Dynamic Asset Allocation and the Informational Efficiency of Markets



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    • Wharton School, University of Pennsylvania. Presidential address to the American Finance Association. January 1995. Washington D.C.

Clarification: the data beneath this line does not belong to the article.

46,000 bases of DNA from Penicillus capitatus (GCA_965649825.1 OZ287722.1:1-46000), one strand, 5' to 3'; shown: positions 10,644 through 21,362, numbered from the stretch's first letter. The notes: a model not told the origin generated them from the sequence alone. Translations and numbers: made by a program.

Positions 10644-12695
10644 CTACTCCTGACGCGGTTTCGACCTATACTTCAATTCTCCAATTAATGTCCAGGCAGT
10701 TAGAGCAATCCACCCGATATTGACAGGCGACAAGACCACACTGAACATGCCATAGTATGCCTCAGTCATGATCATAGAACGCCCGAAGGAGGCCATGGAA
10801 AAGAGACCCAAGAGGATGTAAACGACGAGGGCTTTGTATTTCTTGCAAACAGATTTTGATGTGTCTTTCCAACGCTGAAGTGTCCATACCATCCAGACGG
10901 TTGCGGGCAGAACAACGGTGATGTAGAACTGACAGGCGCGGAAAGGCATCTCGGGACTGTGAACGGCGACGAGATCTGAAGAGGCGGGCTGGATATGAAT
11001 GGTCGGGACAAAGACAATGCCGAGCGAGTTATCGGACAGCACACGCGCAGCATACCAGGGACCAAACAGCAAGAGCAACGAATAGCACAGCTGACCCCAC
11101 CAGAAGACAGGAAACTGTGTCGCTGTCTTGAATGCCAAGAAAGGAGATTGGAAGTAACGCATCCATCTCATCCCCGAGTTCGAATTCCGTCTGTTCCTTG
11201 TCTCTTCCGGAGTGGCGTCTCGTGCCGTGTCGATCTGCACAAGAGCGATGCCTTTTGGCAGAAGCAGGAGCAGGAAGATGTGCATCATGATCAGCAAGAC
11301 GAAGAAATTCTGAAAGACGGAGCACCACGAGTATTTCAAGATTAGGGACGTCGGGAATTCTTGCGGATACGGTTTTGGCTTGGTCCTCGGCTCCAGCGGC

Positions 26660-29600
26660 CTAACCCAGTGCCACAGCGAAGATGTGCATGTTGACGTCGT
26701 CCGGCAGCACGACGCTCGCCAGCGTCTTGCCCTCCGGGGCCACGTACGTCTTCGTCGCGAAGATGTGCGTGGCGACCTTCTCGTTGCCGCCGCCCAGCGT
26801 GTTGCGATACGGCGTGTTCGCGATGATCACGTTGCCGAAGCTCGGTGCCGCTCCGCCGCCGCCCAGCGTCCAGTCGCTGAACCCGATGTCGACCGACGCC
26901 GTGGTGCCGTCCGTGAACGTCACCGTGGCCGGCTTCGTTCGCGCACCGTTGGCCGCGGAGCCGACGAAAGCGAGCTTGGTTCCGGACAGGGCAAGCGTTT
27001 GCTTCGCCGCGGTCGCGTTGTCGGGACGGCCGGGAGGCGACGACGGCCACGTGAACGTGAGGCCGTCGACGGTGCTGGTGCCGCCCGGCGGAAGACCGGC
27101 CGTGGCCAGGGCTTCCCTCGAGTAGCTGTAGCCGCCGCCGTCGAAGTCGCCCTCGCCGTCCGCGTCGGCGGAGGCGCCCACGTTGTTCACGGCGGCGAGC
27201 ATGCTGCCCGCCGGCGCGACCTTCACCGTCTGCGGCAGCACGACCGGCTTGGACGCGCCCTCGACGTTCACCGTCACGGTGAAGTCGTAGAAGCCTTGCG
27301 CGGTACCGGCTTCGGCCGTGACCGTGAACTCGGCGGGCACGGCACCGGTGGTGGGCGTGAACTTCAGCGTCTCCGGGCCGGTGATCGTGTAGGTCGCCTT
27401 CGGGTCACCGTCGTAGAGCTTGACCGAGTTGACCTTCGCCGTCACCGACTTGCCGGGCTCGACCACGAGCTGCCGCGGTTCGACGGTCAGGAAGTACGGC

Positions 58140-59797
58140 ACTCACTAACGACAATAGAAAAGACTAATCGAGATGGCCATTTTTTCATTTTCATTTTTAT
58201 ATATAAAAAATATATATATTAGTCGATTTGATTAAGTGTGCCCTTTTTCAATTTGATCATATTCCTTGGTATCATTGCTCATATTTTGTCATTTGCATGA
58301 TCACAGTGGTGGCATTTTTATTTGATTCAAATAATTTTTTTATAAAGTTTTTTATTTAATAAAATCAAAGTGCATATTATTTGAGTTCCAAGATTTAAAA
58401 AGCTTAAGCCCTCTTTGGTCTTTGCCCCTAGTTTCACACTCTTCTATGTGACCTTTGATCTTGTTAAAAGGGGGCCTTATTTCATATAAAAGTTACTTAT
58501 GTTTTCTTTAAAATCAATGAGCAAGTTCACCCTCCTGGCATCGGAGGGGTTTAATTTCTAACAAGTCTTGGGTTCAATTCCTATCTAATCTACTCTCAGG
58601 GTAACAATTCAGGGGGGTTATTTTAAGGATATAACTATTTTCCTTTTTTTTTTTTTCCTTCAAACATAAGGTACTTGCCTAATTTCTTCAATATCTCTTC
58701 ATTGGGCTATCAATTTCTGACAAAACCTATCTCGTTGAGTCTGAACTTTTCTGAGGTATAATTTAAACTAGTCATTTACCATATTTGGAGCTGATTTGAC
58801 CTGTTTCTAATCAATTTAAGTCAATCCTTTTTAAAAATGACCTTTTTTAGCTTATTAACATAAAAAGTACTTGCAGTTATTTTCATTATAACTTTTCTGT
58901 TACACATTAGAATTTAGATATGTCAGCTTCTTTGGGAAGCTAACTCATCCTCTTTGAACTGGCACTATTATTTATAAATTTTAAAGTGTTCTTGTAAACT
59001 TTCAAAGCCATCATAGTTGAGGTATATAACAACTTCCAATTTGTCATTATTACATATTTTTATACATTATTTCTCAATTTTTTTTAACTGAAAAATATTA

Markets have an allocational role; even in the absence of news about payoffs, prices change to facilitate trade and allocate resources to their best use. Allocational price changes create noise in the signal extraction process, and markets where such trading is important are markets in which we may expect to find a failure of informational efficiency. An important source of allocational trading is the use of dynamic trading strategies caused by the incomplete equitization of risks. Incomplete equitization causes trade. Trade implies the inefficiency of passive strategies, thus requiring investors to determine whether price changes are informational or allocational.